Storm Food

Homemade trail bars. Photo credit: Readymade magazine

Yesterday I went out to the Rockaways in Queens, an area that was devastated by hurricane Sandy. The power is still out, the roads are filled with sand and emergency vehicles, and the curbs are heaped with ruined household goods, irreparably damaged from flooding. I’ve ever been in a disaster area before, and it’s a shocking sight.

I went with a group of people who were organized by the Occupy Sandy Relief effort, and the turnout and organization were incredible. We were set up in a gymnasium, whose backdoor looked out onto piles of debris, and just beyond that, the ocean. Hundreds of people from other neighborhoods were there pitching in with clean-up and construction, and sorting food, clothing, cleaning supplies, and even stuffed animals. We distributed the donated goods to neighborhood families who lost most of their possessions and are living in cold, dark houses and apartment buildings.

Because there is still no electricity here, we had to make do with a few hanging lights powered by generators, and flashlights. Area residents wandered in, most in family groups, looking for clothing and supplies. It was hard to see, but it all worked out, somehow. The highlights of my day were helping a man find shirts, socks, and a hat in his size, and helping a girl find a teddy bear for her little brother.

Next time I go out, I hope to help provide food. I noticed a lot of trail-style bars with the donated food, a practical idea because most food needs to be grab-and-go under these conditions. Below is a recipe for homemade trail bars, easy and full of protein. These are what I’ll make for the next time I go out to help. If you’re looking to volunteer, Occupy Sandy Relief has a live feed of updated info about where and how to help.

Homemade Trail Bars

  • Canola oil or butter
  • 3 c rolled oats
  • 4 c puffed kamut or crisp rice
  • 2 c dried fruit, roughly chopped
  • 2 c nuts, roughly chopped
  • 1⁄2 c wheat germ
  • 2 c bittersweet chocolate chips
  • 1 c evaporated cane juice
  • 1 c brown rice syrup
  • 1 c almond or peanut butter
  • 1 t vanilla extract 1⁄2 t salt

Lightly grease a 9×13-inch rimmed baking sheet with oil or butter. In a large bowl, mix together the oats, cereal, dried fruit, nuts, and wheat germ; set aside.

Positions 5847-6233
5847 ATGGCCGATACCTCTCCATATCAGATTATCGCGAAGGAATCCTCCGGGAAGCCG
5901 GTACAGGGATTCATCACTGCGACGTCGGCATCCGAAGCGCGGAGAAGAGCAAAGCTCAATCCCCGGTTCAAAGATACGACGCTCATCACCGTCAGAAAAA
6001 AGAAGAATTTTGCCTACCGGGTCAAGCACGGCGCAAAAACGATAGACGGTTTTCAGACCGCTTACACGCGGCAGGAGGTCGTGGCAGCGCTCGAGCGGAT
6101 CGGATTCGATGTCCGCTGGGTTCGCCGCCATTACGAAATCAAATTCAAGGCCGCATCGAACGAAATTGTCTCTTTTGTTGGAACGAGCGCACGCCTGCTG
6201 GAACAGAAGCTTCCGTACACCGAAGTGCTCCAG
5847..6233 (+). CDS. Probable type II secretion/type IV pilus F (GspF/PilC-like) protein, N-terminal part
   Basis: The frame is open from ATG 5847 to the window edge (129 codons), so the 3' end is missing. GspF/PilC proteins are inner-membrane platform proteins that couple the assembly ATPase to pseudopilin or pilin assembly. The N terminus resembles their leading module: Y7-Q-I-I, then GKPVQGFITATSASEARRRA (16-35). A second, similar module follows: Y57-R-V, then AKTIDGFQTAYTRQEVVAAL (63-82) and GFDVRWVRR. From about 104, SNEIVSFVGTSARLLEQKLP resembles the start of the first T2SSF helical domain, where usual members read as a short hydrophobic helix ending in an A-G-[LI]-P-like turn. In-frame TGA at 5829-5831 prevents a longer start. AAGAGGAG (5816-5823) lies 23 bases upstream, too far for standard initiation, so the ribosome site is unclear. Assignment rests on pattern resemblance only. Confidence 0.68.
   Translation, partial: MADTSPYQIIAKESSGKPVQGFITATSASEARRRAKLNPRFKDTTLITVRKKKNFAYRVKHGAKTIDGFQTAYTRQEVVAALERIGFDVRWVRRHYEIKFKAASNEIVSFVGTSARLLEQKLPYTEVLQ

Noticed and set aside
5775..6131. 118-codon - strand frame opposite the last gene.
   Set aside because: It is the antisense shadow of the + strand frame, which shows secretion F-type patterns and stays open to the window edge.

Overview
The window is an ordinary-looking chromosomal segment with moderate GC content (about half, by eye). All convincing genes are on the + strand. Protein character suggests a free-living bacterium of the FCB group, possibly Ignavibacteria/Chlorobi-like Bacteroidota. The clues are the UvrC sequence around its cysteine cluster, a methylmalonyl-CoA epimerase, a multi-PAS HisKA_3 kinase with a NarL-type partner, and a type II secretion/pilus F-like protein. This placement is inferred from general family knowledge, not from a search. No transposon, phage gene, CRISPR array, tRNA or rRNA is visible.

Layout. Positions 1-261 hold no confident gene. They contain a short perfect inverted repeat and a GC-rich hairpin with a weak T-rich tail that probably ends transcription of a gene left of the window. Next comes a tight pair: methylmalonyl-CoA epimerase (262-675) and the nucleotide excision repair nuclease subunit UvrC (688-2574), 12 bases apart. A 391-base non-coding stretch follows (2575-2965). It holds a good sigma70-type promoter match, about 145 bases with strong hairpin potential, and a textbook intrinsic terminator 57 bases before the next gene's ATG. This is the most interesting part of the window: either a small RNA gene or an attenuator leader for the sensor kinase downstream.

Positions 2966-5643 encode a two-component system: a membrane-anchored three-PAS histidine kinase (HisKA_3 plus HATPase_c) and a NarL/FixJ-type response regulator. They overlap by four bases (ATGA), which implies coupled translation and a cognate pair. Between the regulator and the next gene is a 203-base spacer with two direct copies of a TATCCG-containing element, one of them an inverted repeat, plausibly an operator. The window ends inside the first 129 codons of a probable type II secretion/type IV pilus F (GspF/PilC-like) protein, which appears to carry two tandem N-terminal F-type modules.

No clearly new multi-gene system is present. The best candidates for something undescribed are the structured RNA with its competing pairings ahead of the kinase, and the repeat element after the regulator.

Melt the chocolate in the top of a double boiler. Add the cane juice, brown rice syrup, nut butter, vanilla, and salt. Stir the mixture until smooth and heated through, about 10 minutes. Remove from heat and allow to cool slightly.

Pour the wet ingredients into the dry and stir with a spatula. Coat your hands with oil or butter and mix until the dry ingredients are fully coated with the chocolate.

Pour the mixture into baking sheet, cover with parchment paper or plastic wrap, and press down. Use a rolling pin to press it out to the corners of the baking sheet.

Allow to cool, then slice into bars. Wrapped well or stored in an airtight container, the bars can last for up to a month in the fridge.

This recipe was originally printed in ReadyMade magazine.

4 thoughts on “Storm Food

  1. You are amazing and a true inspiration; I am hoping to get out there this week to help! Glad you are safe; my home town in NJ was ruined and I just got power back in NYC. Thank you for all you are doing!

    1. Hi Amie,

      Great to hear from you. I’m so sorry to hear about your home town. It’s unbelievable, really. I grew up in Philly and summer weekends were spent at the Jersey shore, Long Beach Island, so many good memories. I’m glad that you and your family are safe, and I wish you luck in the recovery process. Thanks so much for stopping by!

  2. Hey Louisa Shafia, my name is Nada Seet I heard that you are an amazing chef.
    I’m currently a designer at the School of Visual Arts MFADesign program, and I’m creating a Saudi Arabian cookbook -the first of it’s kind- and I would love to work with you on it. I heard you live in NY so that’s perfect… please let me know if you’re interested.

    Thank you for you’re time.

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